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Byron Shire
May 13, 2021

Rapid rise in rough-sleepers in Byron

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Once again Byron Shire has the highest number of people who sleep rough per capita in NSW outside of Sydney, according to this year’s count. The number of rough-sleepers rose by 18 per cent from last year’s count, highlighting the need to look further at how the issues of homelessness and mental health are addressed.

‘We need adequate services to assist people sleeping rough, who do so for a variety of reasons,’ said Ballina MP Tamara Smith.

‘We know that limited mental-health services, sparse free drug-and alcohol-support services and lack of public transport all compound the issue. Police tell me that sometimes it is as simple as needing to buy someone a bus ticket so they can return to their permanent home.’

According to Byron Community Centre and Byron Shire Council, both of which assisted in conducting the rough-sleepers survey, permanent housing and outreach services are the key to helping people transition away from homelessness.

‘A new hub in Byron Bay would be really valuable,’ said a Council spokesperson. ‘Most importantly, it would need to provide services that can support people to transition out of rough sleeping and into housing.

‘The Mullumbimby District Neighbourhood Centre also provides support for people sleeping rough but could really benefit from more funded services.’ 

Tip of the iceberg

‘The visible homeless are only the tip of the iceberg and the growing demographic for homelessness are women and people over 55,’ said Laili Corrigan from the Byron Community Centre.

‘Stereotypes and ignorance can hinder the development of services such as a drop-in centre. Homelessness is complex and is experienced by people from all walks of life.

‘The rising rates of homelessness nationwide reflect the lowering rates of affordable housing and secure, long-term employment as well as massive funding cuts to the community services sector,’ she said.

Projects like the Severe Weather Shelter Project are important steps but there are significant gaps that need to be filled to help people transition out of homelessness. Drop-in centres, like the one that closed in Byron Bay in 2015, are needed, said Ms Corrigan.

‘Drop-in centres are also known as access centres because they provide access to crucial services that support pathways out of homelessness. Drug and alcohol rehabilitation, housing assistance, employment assistance, counselling, and health are just some of the services a drop-in centre can connect people with that can make a huge impact to their lives.’

Ms Smith said there are numerous programs that have been leading the way in tackling homelessness.

‘A social support team on the ground like they have in San Francisco and sanctuary cities in the United States, and like the recent program trial around Central Station in Sydney, is what we require to really make a difference,’ she said.

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  1. There is a lot of evidence that it is cheaper to house people permanently than to force them to sleep on the street. Regrettably Byron Shire voted Green in the NSW election and therefore we will get no funds from the state government to address this or any other pressing issue. Instead we are being saturated with police whose sole purpose is to suck $100,000’s out of the shire everyday in fines, money that is funnelled to Sydney and spent on Liberal Party electorates.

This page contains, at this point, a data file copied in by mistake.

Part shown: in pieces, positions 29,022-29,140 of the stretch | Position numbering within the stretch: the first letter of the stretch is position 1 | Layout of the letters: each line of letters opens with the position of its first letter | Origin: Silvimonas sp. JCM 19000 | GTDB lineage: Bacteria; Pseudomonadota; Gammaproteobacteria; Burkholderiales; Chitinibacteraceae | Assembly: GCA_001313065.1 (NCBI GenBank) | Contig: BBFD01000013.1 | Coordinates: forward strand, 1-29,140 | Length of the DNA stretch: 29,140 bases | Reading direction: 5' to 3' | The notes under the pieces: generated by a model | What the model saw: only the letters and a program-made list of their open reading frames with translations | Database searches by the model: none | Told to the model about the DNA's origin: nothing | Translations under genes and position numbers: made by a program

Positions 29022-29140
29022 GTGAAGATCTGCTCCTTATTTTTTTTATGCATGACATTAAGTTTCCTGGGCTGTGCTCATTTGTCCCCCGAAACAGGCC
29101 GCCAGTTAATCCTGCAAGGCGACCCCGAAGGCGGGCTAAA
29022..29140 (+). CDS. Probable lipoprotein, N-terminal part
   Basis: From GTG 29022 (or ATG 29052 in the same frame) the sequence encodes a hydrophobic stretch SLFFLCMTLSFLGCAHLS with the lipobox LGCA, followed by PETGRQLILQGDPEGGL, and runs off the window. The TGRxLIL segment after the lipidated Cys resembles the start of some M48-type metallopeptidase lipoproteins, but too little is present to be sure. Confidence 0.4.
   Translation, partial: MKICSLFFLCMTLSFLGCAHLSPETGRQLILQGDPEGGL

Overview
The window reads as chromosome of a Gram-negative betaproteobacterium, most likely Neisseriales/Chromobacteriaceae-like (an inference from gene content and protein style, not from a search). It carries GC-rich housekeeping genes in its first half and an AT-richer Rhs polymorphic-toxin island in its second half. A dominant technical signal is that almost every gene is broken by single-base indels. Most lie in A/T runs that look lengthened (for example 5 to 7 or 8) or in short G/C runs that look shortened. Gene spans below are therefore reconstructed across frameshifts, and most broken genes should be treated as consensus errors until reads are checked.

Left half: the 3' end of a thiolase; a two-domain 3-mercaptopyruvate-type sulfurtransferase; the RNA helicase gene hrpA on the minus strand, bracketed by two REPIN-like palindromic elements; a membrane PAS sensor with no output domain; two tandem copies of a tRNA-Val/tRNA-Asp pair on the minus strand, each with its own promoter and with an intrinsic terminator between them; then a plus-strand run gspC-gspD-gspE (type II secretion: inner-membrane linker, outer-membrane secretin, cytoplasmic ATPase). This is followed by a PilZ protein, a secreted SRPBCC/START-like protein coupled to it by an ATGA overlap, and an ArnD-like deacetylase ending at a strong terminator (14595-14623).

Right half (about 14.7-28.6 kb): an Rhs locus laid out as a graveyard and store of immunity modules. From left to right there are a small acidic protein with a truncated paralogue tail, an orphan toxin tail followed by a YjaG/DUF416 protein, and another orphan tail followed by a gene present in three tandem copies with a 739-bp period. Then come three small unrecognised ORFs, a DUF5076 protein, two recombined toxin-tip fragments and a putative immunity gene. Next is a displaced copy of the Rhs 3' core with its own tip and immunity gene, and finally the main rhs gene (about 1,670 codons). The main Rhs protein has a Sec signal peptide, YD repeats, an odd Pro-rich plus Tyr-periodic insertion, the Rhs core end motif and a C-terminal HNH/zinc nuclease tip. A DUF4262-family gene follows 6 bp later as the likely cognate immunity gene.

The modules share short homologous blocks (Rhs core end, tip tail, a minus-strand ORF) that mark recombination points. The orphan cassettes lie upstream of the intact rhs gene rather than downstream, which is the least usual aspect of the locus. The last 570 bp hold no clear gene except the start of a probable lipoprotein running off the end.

2. As long as there is no affordable rental housing in this Shire and the Northern Rivers, the homeless will increase. If you don’t own property, and don’t have a high paying job, being homeless is very close. Especially for women. I’ve been there, but I had friends with verandahs. At Brunswick Heads there are at least a dozen camps in the area south of the surf club. There are usually 2 or 3 vans and cars, driven in behind the tennis court, crashing through all the coastal regeneration done by the Chemical Free Landcare group. There is a generator, spread out messy camps with rubbish all around, a group there with several dogs, unrestricted, running wild, one female with puppies, bull mastiff-cross dogs. I used to see wallabies, goannas, echidnas, goannas, and blue tongue lizards etc in that area, but none for the last couple of years. They have campfires. There were 3 burning last night.. [isn’t there a total fire ban?] Last year the semi-permanent group deliberately lit a fire over an acre or so of our regenerating bushland. They destroy trees and use up what should be mulching material for regenerating trees, for the fires. One bloke, the camp with golf clubs, has twice cleared an area of land for his golf driving range. I have been threatened and followed on my regular walks in that area by ‘scary guys’. Most have drug/ alcohol/mental health problems. They abandon camps, tents, sleeping bags and rubbish, come and go. The Chemical Free Landcare group drag out bags of rubbish and abandoned bedding and tents every fortnight. The Council, the police, National Parks and Wildlife, and Crown Lands abrogate responsibility because..I don’t really know, I guess it’s in the too-hard basket. They control different areas. Byron Shire Council does take the rubbish away, but they do not have enough staff to do anything about the the dogs, campfires, at night. The police will only come if you are actually attacked..by then it may be a bit late.. [#MeToo]. Crown Lands are deaf, blind and invisible. National Parks control the area past the end of dog walking area. Housing is a basic human issue and should be a human right in this apparently wealthy country. It’s time for some new models for low-cost, community housing.


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